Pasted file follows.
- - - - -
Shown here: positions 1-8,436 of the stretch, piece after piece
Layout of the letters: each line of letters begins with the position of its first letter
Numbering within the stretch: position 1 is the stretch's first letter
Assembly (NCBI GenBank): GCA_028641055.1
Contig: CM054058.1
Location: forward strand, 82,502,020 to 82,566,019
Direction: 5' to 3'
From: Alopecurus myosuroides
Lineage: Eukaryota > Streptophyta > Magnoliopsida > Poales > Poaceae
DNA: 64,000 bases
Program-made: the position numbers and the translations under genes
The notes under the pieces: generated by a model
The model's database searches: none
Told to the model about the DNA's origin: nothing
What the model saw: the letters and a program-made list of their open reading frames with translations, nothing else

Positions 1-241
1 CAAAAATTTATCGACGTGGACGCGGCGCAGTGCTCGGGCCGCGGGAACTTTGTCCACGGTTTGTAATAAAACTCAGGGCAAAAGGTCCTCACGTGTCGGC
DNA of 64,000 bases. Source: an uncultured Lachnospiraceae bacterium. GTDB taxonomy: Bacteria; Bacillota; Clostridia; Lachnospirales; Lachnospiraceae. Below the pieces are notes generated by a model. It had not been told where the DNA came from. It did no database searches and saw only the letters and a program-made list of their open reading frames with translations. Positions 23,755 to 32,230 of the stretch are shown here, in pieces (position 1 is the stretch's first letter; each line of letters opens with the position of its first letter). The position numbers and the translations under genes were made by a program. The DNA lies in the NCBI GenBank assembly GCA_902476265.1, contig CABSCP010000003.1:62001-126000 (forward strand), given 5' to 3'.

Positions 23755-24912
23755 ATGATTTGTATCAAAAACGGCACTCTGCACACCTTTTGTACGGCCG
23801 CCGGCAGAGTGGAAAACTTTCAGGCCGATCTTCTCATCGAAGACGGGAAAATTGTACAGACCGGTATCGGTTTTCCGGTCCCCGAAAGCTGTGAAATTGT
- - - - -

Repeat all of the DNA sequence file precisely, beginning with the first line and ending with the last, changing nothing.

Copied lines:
Shown here: positions 1-8,436 of the stretch, piece after piece
Layout of the letters: each line of letters begins with the position of its first letter
Numbering within the stretch: position 1 is the stretch's first letter
Assembly (NCBI GenBank): GCA_028641055.1
Contig: CM054058.1
Location: forward strand, 82,502,020 to 82,566,019
Direction: 5' to 3'
From: Alopecurus myosuroides
Lineage: Eukaryota > Streptophyta > Magnoliopsida > Poales > Poaceae
DNA: 64,000 bases
Program-made: the position numbers and the translations under genes
The notes under the pieces: generated by a model
The model's database searches: none
Told to the model about the DNA's origin: nothing
What the model saw: the letters and a program-made list of their open reading frames with translations, nothing else

Positions 1-241
1 CAAAAATTTATCGACGTGGACGCGGCGCAGTGCTCGGGCCGCGGGAACTTTGTCCACGGTTTGTAATAAAACTCAGGGCAAAAGGTCCTCACGTGTCGGC
DNA of 64,000 bases. Source: an uncultured Lachnospiraceae bacterium. GTDB taxonomy: Bacteria; Bacillota; Clostridia; Lachnospirales; Lachnospiraceae. Below the pieces are notes generated by a model. It had not been told where the DNA came from. It did no database searches and saw only the letters and a program-made list of their open reading frames with translations. Positions 23,755 to 32,230 of the stretch are shown here, in pieces (position 1 is the stretch's first letter; each line of letters opens with the position of its first letter). The position numbers and the translations under genes were made by a program. The DNA lies in the NCBI GenBank assembly GCA_902476265.1, contig CABSCP010000003.1:62001-126000 (forward strand), given 5' to 3'.

Positions 23755-24912
23755 ATGATTTGTATCAAAAACGGCACTCTGCACACCTTTTGTACGGCCG
23801 CCGGCAGAGTGGAAAACTTTCAGGCCGATCTTCTCATCGAAGACGGGAAAATTGTACAGACCGGTATCGGTTTTCCGGTCCCCGAAAGCTGTGAAATTGT